I've always relied heavily on my memory, doing all our bookkeeping in my head and just remembering appointments, even when R2 was going multiple times a week.

I think something just broke. Is it being 32? Is it the 4th kid? Is it the not sleeping thing? I don't know, or at least I can't remember.

Tuesday, December 28, 2010

Last night I picked up my 4 year old for the last time. In deep sleep, his weight pulled at my arms and made me stumble a little. His arms wrapped sleepily around my neck, and his long legs hung down past my sides. I laid him in his bed, surprised at the leanness of his features. Where did the baby fat go? His long eyelashes drifting over flushed cheeks are the only remnant of the baby that changed me.

Today, he is 5, and 5 is different, you know. I've already begun to feel the separation as he watches and emulates his dad, instead of me. He is becoming a man, and the process will take about another decade and a half.

Oh, I prayed for him. I laid in a bed for 17 weeks and hoped beyond hope that he would wait to be born, and that he would stay with me. And then, he was. I don't think I put him down for months. He slept, wrapped in my arms, my dream baby. Then he got brave and independent and busy busy, and I marveled at every milestone.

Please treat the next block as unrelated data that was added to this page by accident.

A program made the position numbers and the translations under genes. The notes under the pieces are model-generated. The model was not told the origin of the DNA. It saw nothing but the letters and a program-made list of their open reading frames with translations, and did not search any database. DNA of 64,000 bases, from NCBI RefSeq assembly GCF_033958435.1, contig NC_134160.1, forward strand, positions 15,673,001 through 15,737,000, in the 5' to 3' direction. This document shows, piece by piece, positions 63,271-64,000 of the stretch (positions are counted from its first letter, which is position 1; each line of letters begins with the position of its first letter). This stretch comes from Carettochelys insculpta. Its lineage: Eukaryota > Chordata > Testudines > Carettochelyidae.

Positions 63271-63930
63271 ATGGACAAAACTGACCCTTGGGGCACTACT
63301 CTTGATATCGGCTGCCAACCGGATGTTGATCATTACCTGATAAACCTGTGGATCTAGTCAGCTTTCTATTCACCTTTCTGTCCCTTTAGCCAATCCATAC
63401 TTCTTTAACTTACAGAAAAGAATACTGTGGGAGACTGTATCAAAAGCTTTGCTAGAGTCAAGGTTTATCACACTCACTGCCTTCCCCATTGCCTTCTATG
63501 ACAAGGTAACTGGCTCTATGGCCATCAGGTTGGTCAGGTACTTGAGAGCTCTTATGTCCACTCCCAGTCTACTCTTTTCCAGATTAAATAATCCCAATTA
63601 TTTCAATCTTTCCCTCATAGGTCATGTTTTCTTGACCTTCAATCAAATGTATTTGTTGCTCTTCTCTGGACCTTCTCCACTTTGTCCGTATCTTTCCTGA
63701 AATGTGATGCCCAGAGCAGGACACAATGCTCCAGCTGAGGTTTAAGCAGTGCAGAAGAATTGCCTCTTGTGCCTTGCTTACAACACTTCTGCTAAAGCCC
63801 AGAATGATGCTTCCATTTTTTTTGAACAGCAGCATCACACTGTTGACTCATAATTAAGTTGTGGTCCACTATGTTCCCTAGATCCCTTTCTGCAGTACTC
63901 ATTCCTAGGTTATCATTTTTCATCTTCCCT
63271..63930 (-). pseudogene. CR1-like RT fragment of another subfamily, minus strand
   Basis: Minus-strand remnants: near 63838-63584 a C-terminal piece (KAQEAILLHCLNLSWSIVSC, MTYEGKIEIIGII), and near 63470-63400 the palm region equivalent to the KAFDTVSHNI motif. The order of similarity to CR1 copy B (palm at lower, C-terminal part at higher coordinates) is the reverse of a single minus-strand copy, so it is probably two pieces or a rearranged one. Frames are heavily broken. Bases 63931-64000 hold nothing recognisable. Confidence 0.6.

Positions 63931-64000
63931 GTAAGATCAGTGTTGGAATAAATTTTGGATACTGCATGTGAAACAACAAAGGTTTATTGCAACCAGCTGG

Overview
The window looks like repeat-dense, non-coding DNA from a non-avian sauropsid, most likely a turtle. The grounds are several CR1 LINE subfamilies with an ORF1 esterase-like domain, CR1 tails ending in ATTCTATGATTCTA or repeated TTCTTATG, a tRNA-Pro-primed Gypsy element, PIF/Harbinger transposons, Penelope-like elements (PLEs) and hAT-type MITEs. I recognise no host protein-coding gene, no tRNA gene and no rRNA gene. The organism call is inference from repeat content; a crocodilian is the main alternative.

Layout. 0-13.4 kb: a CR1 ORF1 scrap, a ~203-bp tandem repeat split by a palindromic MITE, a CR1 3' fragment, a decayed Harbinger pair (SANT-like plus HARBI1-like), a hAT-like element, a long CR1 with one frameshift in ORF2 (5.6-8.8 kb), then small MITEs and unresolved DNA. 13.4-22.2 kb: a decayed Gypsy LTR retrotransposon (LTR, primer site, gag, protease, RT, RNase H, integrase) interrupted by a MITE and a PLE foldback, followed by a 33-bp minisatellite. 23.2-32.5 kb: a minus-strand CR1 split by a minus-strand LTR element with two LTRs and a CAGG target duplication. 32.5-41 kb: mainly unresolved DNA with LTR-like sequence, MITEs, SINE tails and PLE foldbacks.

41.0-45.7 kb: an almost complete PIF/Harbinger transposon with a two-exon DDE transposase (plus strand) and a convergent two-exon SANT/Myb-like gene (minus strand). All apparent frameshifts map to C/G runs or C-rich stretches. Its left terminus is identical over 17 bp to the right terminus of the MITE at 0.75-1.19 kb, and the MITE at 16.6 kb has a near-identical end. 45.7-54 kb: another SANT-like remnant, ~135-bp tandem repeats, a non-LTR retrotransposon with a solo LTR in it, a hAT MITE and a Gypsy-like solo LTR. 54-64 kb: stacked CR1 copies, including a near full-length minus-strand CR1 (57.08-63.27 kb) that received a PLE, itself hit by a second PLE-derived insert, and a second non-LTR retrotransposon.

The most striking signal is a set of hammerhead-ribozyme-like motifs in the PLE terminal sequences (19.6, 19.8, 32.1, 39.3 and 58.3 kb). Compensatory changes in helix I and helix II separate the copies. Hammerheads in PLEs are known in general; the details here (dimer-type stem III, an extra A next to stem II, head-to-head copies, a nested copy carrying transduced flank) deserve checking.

Many mornings, he climbs in my bed and tells me how much he loves me. Other days, he asks me questions about God that make my head spin, and more questions and more. His heart is soft, and it's easy to hurt his feelings. I know him and I'm learning him.

He still cries a lot, and I find myself demanding that he "act like a big boy", all the while telling myself to shut up because this is IT, this is the last baby thing and I should just hold him every time he cries, because very, very soon I won't be able to pick him up anymore.

Happy birthday to my baby boy, my 4th son. You are always, and ever a joy.

Wednesday, December 22, 2010

I'm going to type this as quickly as I can, because Sir Tristan the Valiant doesn't sleep much, and is not such the fan of alone time.

We finalized Tristan's adoption on Monday. What that means is, it's done. All the legal work and risk periods and such are over, and he is now legally our son. Also, his name is legally changed to ours and we are put as his parents on his birth certificate. (not sure how I feel about that one)